Fiction in which torture doesn't work (open spoilers likely)

I am re-reading the His Dark Materials trilogy, by Philip Pullman, for various dishonest reasons, and I’ve just gotten to a point in which the witch Serafina, invisibly penetrating the enemy stronghold, sees that one of her sister witches (captured earlier in the tale) is being tortured and is about to give up crucial information that will lead to the Evils of Religion conquering the Virtues of Iconoclasm. Serafina kills the captive witch, both as a mercy and to keep her from giving up the secret.

As I read this scene, something occurred to me. Among the arguments against using torture in the real world is its unreliabilty; since torture victims will say virtually anything to stop the pain, it’s not uncommon for them to lie; thus whatever they say must be verified by other means, making the entire exercise of little utility (except for recreational sadists). In adventure fiction, though, it’s generally taken as a given that pain-based interrogation will in fact work. At least, in the fiction that I’ve read.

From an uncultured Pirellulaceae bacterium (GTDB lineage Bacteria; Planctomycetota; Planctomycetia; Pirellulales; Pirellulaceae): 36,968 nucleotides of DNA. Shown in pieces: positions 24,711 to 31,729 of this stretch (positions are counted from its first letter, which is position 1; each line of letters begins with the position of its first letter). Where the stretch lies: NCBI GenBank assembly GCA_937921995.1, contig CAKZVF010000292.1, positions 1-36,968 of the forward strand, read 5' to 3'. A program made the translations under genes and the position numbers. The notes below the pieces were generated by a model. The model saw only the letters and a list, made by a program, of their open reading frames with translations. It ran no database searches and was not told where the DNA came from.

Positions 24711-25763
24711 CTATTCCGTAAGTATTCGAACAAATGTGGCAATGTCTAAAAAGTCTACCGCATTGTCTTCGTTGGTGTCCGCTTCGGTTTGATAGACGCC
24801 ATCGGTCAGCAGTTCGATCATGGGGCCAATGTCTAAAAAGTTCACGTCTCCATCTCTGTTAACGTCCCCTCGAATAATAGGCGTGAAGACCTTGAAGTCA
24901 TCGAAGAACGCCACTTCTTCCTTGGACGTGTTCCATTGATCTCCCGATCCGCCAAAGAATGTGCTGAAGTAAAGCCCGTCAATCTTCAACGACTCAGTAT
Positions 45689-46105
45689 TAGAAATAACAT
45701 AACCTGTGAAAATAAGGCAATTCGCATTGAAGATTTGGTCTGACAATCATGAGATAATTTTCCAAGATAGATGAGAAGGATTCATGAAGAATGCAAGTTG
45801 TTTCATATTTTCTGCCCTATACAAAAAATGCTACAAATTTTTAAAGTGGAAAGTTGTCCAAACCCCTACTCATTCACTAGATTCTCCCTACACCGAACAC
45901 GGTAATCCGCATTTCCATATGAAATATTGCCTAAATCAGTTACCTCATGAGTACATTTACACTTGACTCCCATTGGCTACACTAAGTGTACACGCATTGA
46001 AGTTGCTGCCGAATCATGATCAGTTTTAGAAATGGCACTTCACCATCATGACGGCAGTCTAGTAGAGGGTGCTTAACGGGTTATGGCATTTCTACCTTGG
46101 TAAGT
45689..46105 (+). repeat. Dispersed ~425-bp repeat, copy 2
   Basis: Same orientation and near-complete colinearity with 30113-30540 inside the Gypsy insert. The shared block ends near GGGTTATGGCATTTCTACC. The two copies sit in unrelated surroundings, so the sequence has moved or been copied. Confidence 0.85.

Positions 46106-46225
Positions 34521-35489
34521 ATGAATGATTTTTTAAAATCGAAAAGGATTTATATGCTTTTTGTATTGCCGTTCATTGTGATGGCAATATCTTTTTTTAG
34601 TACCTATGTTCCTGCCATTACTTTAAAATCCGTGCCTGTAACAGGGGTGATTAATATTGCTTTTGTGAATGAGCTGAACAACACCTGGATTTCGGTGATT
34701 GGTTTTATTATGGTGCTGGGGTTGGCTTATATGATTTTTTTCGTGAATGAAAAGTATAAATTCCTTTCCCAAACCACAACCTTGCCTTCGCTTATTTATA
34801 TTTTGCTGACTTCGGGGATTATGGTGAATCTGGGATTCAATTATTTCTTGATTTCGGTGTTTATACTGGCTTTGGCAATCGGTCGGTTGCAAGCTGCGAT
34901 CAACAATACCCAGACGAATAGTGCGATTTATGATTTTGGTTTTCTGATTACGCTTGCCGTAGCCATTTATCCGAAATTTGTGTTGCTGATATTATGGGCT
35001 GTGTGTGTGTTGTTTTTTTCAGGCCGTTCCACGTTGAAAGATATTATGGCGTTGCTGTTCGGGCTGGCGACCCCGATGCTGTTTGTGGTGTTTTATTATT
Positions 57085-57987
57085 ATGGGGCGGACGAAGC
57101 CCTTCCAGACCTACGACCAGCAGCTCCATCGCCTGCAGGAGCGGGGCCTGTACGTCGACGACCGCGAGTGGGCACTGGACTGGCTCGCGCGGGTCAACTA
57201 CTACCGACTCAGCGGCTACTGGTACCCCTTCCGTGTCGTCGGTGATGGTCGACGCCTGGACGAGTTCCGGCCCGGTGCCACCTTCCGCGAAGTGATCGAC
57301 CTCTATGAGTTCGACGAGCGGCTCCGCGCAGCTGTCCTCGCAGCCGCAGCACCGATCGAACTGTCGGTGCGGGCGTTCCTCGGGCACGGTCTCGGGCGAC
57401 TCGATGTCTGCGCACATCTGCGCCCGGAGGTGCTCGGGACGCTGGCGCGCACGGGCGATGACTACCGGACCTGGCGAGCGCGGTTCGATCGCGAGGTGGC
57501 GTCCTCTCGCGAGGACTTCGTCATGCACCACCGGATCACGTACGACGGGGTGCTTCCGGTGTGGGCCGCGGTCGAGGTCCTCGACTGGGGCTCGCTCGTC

Which leads me to the thread question: in what fiction has torture been depicted as NOT working the way Jack Bauer, Bruce Wayne, and Sauron expect?

Star Wars

Tarkin: “She lied! She lied to us!”

There is tons of adventure fiction where the hero is tortured and manages to deceive the bad guys about some key point. James Bond was regularly tortured, for instance.

In the most recent episode of “It’s Always Sunny in Philadelphia,” Frank (Danny DeVito’s character) water-boarded two people (one on-screen using a urinal,) and both gave false information.

Dennis: Does it work?
Frank: I got her admitting to shit she didn’t even do!
Dennis: Oh, then it totally works.

James Bond: Casino Royale.

(By the way, my only gripe with that movie is how James’ rescue is so deus ex machinaed.)

Marathon Man too, but in that case it’s because the torturee really knew nothing.

In a Season 1 episode of Battlestar Galactica, Flesh and Bone, Starbuck interrogates a captured Cylon for the location of a bomb he supposedly planted.

She doesn’t get the location, but he gets under her skin and confuses her about the nature of the enemy. He later reveals there was no bomb. He just wanted to mess with her. Its a great episode, he gets beaten up and waterboarded (I think?), but owns her the entire time…